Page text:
An amazing discovery deep beneath the ocean waves and on the sea floor has surprised scientists, and the finding offers a glimpse into our distant past.
A huge find deep in the Arctic Ocean has caught the attention of the scientific community, and could help shed light on how the world looked as it emerged from the Ice Age and warmed to the planet we know today. Scientists discovered craters as wide as 12 city blocks on the sea floor, signs of gigantic eruptions caused by methane gas trapped underground.
Scientists first spotted a smattering of craters in the area in the 1990s, but this new study shows that there are a staggering 100 giant craters and thousands of smaller ones, and they all date back to about 11,600 years ago. They think that the explosions happened as the ice sheets started retreating, releasing the frozen gases from the sea floor.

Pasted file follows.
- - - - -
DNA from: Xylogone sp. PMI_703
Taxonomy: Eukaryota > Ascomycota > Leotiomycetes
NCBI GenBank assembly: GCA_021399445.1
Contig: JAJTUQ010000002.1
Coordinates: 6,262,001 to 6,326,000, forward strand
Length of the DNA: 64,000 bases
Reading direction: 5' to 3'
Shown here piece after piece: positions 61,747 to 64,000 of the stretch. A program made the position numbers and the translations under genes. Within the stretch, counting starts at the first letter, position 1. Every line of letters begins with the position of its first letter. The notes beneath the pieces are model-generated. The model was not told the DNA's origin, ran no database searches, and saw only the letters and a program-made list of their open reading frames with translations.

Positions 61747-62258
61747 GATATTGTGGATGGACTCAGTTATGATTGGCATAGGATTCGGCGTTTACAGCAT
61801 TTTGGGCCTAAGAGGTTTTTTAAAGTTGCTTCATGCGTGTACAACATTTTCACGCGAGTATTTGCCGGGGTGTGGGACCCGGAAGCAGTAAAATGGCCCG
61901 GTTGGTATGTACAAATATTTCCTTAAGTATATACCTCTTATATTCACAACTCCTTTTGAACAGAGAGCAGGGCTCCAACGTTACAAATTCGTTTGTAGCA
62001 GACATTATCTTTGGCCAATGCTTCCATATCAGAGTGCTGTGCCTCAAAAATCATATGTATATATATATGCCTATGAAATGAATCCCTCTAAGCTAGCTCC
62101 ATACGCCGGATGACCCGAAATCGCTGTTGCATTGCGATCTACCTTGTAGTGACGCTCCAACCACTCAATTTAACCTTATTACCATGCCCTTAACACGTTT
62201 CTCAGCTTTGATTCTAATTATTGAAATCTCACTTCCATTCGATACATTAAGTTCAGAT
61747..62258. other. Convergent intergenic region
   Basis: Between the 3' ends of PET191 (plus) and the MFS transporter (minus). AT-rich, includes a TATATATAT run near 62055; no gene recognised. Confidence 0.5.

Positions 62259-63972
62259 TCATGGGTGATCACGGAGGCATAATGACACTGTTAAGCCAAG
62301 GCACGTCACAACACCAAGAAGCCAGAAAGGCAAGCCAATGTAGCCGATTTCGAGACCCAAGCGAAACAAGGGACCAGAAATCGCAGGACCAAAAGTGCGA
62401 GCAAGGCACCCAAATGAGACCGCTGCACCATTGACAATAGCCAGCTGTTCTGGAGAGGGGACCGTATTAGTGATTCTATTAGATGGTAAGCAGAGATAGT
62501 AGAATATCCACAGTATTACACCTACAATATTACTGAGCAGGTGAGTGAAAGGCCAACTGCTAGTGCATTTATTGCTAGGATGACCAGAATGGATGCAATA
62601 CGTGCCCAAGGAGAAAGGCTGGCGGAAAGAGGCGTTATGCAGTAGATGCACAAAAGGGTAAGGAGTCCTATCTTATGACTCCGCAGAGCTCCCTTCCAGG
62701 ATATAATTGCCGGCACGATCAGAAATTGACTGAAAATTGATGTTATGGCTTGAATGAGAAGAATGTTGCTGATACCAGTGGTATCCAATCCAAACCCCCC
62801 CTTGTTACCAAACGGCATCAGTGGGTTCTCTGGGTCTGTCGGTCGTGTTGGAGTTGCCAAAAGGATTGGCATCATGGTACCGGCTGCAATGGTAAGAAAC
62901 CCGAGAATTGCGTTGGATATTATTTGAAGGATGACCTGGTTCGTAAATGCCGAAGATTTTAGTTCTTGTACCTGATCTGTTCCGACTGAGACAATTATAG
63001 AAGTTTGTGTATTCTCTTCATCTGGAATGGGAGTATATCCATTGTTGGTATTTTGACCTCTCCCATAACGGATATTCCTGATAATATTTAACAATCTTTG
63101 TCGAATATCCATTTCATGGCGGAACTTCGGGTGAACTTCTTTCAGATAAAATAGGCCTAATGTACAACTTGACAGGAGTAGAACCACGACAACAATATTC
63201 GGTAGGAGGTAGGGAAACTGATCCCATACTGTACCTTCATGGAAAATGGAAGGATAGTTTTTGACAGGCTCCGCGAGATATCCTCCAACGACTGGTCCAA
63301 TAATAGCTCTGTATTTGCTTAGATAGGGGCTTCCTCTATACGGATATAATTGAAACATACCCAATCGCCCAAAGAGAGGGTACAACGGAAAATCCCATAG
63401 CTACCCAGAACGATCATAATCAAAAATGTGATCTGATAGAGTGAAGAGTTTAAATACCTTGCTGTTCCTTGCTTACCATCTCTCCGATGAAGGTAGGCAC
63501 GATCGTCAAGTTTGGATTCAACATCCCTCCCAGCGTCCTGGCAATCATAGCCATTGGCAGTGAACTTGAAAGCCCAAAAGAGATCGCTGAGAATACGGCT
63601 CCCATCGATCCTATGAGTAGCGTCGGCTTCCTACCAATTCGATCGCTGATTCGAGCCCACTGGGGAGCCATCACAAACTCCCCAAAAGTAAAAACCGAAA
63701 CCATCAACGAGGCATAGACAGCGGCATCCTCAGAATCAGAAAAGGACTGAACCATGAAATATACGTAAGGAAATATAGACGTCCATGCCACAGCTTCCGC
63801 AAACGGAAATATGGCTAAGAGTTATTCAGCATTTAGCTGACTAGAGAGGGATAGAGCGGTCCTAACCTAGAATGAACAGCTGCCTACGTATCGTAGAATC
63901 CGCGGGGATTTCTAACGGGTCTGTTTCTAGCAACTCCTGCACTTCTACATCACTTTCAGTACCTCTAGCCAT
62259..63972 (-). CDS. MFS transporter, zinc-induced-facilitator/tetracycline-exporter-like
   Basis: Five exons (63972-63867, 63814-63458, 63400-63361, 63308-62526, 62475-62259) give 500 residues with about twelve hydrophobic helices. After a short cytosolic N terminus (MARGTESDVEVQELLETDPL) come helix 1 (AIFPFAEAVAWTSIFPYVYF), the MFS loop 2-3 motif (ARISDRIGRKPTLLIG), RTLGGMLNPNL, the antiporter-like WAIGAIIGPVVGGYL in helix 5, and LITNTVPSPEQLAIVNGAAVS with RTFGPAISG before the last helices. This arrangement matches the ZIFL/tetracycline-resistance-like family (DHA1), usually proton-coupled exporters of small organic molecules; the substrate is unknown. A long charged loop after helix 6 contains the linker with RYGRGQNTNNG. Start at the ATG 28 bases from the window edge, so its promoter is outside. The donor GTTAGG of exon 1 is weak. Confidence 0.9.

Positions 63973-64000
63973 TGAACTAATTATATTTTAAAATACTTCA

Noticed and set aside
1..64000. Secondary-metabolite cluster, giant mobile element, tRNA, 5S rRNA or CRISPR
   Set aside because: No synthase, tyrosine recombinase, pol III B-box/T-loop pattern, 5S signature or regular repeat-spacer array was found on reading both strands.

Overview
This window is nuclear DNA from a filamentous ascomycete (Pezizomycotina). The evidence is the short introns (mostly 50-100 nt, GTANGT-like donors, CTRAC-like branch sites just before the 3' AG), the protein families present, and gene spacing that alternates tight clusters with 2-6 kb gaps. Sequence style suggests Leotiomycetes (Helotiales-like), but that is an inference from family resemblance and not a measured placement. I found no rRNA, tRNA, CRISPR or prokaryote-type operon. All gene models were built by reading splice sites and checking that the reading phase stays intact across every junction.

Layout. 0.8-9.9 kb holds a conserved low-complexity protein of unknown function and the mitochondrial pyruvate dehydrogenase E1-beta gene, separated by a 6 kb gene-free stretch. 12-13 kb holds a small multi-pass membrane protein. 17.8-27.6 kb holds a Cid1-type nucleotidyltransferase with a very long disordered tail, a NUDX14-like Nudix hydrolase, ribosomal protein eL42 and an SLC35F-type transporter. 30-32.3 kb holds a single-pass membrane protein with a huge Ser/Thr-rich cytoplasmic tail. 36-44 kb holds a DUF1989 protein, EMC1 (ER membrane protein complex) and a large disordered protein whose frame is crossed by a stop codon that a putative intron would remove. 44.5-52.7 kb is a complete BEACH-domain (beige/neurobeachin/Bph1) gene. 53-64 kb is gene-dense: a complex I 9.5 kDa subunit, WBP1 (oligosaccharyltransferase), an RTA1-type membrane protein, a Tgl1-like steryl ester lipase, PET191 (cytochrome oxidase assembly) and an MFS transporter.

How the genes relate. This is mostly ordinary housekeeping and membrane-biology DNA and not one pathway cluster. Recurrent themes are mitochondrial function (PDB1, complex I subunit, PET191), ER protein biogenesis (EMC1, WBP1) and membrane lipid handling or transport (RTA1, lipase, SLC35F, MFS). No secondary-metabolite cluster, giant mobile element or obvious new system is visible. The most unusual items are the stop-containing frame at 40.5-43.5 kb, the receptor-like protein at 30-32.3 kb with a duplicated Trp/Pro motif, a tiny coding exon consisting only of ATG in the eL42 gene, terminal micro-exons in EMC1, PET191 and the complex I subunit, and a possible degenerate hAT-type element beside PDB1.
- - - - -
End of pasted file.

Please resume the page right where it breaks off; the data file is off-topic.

The finding shows just what a volatile place the Earth was during this critical period in the planet’s history. Some of the craters were about a kilometer in width, indicating some truly epic explosions.
“The crater area was covered by a thick ice sheet during the last ice age, much as West Antarctica is today. As climate warmed, and the ice sheet collapsed, enormous amounts of methane were abruptly released. This created massive craters that are still actively seeping methane ” says Karin Andreassen, first author of the study and professor at CAGE Centre for Arctic Gas Hydrate, Environment and Climate. “But that is nothing compared to the blow-outs of the greenhouse gas that followed the deglaciation. The amounts of methane that were released must have been quite impressive.”